A 50-year-old male presents as a trauma following a motor vehicle accident. He has a Glasgow Coma Scale (GCS) score of 15 and is complaining of abdominal pain. His vital signs are as follows:
On examination, he has significant tenderness to palpation over his mid-abdomen, and an ecchymosis is present in a bandlike distribution. A FAST examination is negative. He is taken for a CT scan that reveals no evidence of solid organ injury, no free air, and moderate free fluid on the pelvis and a mesenteric hematoma. He continues to have significant pain on abdominal examination.
What is the most appropriate next step in management?
Correct Answer: A
Gastrointestinal injury following blunt abdominal trauma occurs in an estimated 3.1% of patients being evaluated followed blunt abdominal trauma. Most commonly, these injuries are seen the following motor vehicle collisions, where the mechanism involves crushing of the bowel between solid structures (ie the spine and a steering wheel). The definitive diagnosis of hollow viscus injury is made by abdominal exploration, with physical examination and CT imaging being used to help make the decision to go to the operating room. The patient presented above has a concerning abdominal examination, which in combination with the CT findings of free fluid in the absence of solid organ injury, is concerning for a hollow viscus injury. Although the finding of free intraperitoneal air on CT imaging has high specificity for a hollow viscus injury, the lack of pneumoperitoneum on imaging does not rule out a diagnosis of hollow viscus perforation. The next appropriate step would be to obtain urgent surgical consultation and proceed with exploratory laparotomy (Answer A). Admission to the floor for serial examinations and administering IV narcotic pain medication both fail to address the underlying diagnosis and could lead to life-threatening complications (Answer B, D). CT scans are more sensitive for the identification of free intraperitoneal fluid, thus there is no benefit at this point of repeating a FAST ultrasound examination (Answer C). There is no role here in placing a nasogastric tube for gastric decompression (Answer E).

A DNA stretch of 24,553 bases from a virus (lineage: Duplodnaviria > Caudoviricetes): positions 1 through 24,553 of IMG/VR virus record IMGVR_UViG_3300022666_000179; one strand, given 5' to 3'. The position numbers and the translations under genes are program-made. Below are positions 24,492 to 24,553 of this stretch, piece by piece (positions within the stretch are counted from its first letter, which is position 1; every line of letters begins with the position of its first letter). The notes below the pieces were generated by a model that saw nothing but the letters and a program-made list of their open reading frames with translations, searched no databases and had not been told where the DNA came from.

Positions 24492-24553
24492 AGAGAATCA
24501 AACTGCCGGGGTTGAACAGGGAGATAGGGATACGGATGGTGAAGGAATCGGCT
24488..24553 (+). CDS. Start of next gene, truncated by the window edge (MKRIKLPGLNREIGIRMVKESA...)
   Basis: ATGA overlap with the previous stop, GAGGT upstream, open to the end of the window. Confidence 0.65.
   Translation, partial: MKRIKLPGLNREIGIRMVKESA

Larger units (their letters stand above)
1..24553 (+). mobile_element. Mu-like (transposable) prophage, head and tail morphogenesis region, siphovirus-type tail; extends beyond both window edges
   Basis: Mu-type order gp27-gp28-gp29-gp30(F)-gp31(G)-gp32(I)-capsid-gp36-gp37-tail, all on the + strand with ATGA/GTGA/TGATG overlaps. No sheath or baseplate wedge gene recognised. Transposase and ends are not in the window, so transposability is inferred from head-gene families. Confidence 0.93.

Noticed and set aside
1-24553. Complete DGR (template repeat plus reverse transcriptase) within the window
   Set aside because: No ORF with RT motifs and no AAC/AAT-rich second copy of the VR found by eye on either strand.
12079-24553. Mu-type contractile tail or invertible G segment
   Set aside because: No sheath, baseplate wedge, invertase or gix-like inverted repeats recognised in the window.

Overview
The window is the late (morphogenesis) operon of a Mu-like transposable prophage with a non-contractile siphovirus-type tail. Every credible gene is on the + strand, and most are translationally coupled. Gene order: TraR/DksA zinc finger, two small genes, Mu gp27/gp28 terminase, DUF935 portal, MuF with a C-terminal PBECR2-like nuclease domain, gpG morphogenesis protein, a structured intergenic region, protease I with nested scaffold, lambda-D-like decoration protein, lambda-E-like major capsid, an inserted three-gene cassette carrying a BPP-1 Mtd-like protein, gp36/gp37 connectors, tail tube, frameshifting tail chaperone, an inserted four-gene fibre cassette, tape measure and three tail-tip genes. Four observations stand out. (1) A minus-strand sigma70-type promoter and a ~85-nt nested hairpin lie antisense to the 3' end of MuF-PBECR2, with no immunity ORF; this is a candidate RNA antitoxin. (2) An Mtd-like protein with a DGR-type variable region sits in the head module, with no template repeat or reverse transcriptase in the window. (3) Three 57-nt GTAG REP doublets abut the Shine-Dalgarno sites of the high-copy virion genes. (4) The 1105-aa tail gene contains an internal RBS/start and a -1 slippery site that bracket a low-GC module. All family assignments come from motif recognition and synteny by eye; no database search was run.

A 55-year-old female presents to a Level 1 Trauma center following a motor vehicle collision with CT findings of an AAST (American Association for the Surgery of Trauma) Grade III liver laceration with a small “blush” identified by radiology. The patient has a GCS score of 15, is hemodynamically stable, and has only mild abdominal discomfort on examination.
What is the most appropriate next step in the management of this patient?
Correct Answer: D
The liver is the most commonly injured abdominal organ in the setting of blunt abdominal trauma. Historically, liver injuries required operative intervention but based on multiple studies, current consensus recommendations have shifted to the nonoperative management of liver injuries in the hemodynamically stable patient who do not otherwise have an indication for surgical intervention (Answer D, E). Additionally, these patients, should they require an intervention, may benefit from selective vascular embolization via Interventional Radiology, rather than operative intervention. When nonoperative management is pursued, the patient requires close hemodynamic monitoring in a critical care unit as well as serial abdominal examinations should their examination evolve (Answer A). While it is important to maintain adequate access for large volume resuscitation should need arise, there is no role for the prophylactic administration of large volume crystalloid in the trauma patient (Answer B). There is no clinically relevant role for monitoring LFTs in the setting of known blunt hepatic injury (Answer C). Patients who are hemodynamically unstable or who have diffuse peritonitis on examination differ greatly in their management, as they do require urgent operative intervention.